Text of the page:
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Archive for the ‘Constitutional Law’ Category

Brochure for 36th Annual Section 1983 Conference on April 11-12, 2019

As I mentioned in an earlier save-the-date post, the 36th Annual Conference on Section 1983 will be held at Chicago-Kent College on Law on Thursday and Friday, April 11-12, 2019. This Conference is an outstanding value and is suitable for both newcomers to the field and experienced attorneys.

Many aspects of section 1983 doctrine and practice will be expertly covered, including attorney’s fees, together with Equal Protection, the Religion Clauses and pending Supreme Court cases.

The Conference’s nationally known speakers are Kimberly Bailey, Gerald Birnberg, Karen Blum, Erwin Chemerinsky, Rosalie Levinson, John Murphey and Sheldon Nahmod.

If you have any questions, please feel free to email me directly: snahmod@kentlaw.edu

Here is the link to the brochure, with relevant registration details: . https://cle.kentlaw.edu/database/brochures/sec83%20brochure%20201970554751.pdf

Written by snahmod

February 20, 2019 at 1:17 pm

Flint, Michigan, the Safe Drinking Water Act and Section 1983 Constitutional Claims

Boler v. Earley, 865 F.3d 391 (6th Cir. 2017), is a significant Sixth Circuit case involving the Safe Drinking Water Act, 42 U.S.C. secs. 300g-1 et seq (SDWA). It arose out of the disturbing and infamous events involving the contaminated drinking water of residents of Flint, Michigan.

The plaintiffs were residents of Flint, Michigan, who were adversely affected by water contamination. They sued various state and local officials and entities under section 1983 alleging substantive due process and equal protection violations, together with various state law claims. The defendants argued that the SDWA showed that Congress intended to  preclude the plaintiff’s constitutional claims, thus limiting the plaintiffs to whatever SDWA remedies they had.

Rejecting this argument and ruling that the SDWA did not preclude the plaintiff’s section 1983 constitutional claims, the Sixth Circuit relied on the SDWA’s text and legislative history, as well as its remedial scheme, for its conclusion. The court also mentioned the SDWA’s savings clause and examined the divergence of the rights protected by the SWDA and the constitutional provisions raised by plaintiffs. All of these considerations demonstrated that Congress did not intend to preclude section 1983 constitutional claims when it enacted the SDWA. Thus, the plaintiffs were entitled to go ahead with their substantive due process and equal protection claims.

Comments

1. The precise issue presented in Boler was whether the plaintiffs could even proceed with their section 1983 constitutional claims in light of the SDWA. I discuss this preclusion issue generally in sec 2:46 of my treatise, NAHMOD, CIVIL RIGHTS AND CIVIL LIBERTIES LITIGATION: THE LAW OF SECTION 1983 (2018)(West). See also Fitzgerald v. Barnstable School Committee, 129 S. Ct. 788 (2009), unanimously holding that Title IX did not preclude section 1983 equal protection sex discrimination claims against school districts and officials.

2. This preclusion issue is different from what I have called the “laws issue,” namely, whether the violation of a federal statute by a state or local government official, or by a local government, can be the basis of a section 1983 claim. See sections 2:27-2:47 of my treatise.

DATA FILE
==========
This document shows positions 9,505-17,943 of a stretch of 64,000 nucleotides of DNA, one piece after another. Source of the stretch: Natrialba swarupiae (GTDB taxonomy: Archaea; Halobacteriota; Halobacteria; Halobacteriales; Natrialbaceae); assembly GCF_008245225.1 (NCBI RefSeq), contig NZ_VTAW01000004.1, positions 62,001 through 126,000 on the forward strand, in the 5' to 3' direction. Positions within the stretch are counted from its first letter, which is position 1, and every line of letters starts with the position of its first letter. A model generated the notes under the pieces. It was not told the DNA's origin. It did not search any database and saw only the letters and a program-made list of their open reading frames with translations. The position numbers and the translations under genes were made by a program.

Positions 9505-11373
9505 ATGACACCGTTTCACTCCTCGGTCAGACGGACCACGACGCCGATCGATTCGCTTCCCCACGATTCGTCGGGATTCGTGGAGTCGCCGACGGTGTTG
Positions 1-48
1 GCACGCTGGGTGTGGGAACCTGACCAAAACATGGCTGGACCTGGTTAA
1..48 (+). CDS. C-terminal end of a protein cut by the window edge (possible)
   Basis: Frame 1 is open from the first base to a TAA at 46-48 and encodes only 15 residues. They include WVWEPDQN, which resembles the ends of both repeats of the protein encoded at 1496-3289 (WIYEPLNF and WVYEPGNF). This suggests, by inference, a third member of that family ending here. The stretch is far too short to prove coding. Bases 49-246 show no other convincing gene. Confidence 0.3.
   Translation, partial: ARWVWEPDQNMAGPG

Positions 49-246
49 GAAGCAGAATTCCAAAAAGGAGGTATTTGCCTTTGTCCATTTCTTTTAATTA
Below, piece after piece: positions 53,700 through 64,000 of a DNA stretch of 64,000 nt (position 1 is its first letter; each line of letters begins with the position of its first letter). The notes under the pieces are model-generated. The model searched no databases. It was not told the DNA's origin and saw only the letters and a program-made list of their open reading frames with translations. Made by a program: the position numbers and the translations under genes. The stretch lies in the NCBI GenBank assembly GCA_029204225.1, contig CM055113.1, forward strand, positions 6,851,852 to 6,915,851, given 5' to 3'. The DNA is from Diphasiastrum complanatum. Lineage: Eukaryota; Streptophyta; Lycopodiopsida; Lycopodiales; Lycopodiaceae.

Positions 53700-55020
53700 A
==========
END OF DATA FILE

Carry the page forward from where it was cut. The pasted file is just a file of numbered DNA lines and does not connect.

3. Allowing the plaintiff’s section 1983 claims to go forward in Boler resulted in a subsequent (and very recent) landmark decision in which the Sixth Circuit held that the plaintiffs pleaded plausible substantive due process claims against various individual defendants, and also that these individual defendants were not protected by qualified immunity because the relevant substantive due process law was clearly settled at the time. See Guertin v. State of Michigan, Nos. 17-1698, 1699, 1745, 1752 & 1759 (6th Cir., January 4, 2019).

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Written by snahmod

January 18, 2019 at 11:35 am

Substantive Due Process Privacy Violations and Section 1983 Claims

Section 1983 makes actionable violations of “rights, privileges, or immunities secured by the Constitution.” This includes not only violations of incorporated provisions of the Bill of Rights such as the First, Second, Fourth and Eighth Amendments but also the Fourteenth Amendment’s stand-alone provisions, the Due Process and Equal Protection Clauses.

As a result of Supreme Court contraceptive, abortion and homosexual sodomy decisions–see Griswold v. Connecticut, 381 U.S. 479 (1965); Roe v. Wade, 410 U.S. 113 (1973), as modified by Planned Parenthood v. Casey, 505 U.S. 833 (1992); Lawrence v. Texas, 123 S. Ct. 2472 (2003)–a constitutional right of privacy is now recognized under the Due Process Clause. This right essentially protects procreations, marriage, family matters and sexual autonomy.

See generally my earlier post on substantive due process and the right of privacy here: https://nahmodlaw.com/2014/09/29/know-your-constitution-7-what-is-subtantive-due-processright-of-privacy/

A good recent example of a section 1983 damages action arising out of a substantive due process violation is Perez v. City of Roseville, 2018 WL 797453, *2 (9th Cir. 2018). This Ninth Circuit case involved a former probationary police officer who was discharged after an internal investigation into her romantic relationship with a fellow police officer She alleged under section 1983 that this violated her due process rights to privacy and intimate association because it was based in part on disapproval of her private, off-duty sexual conduct.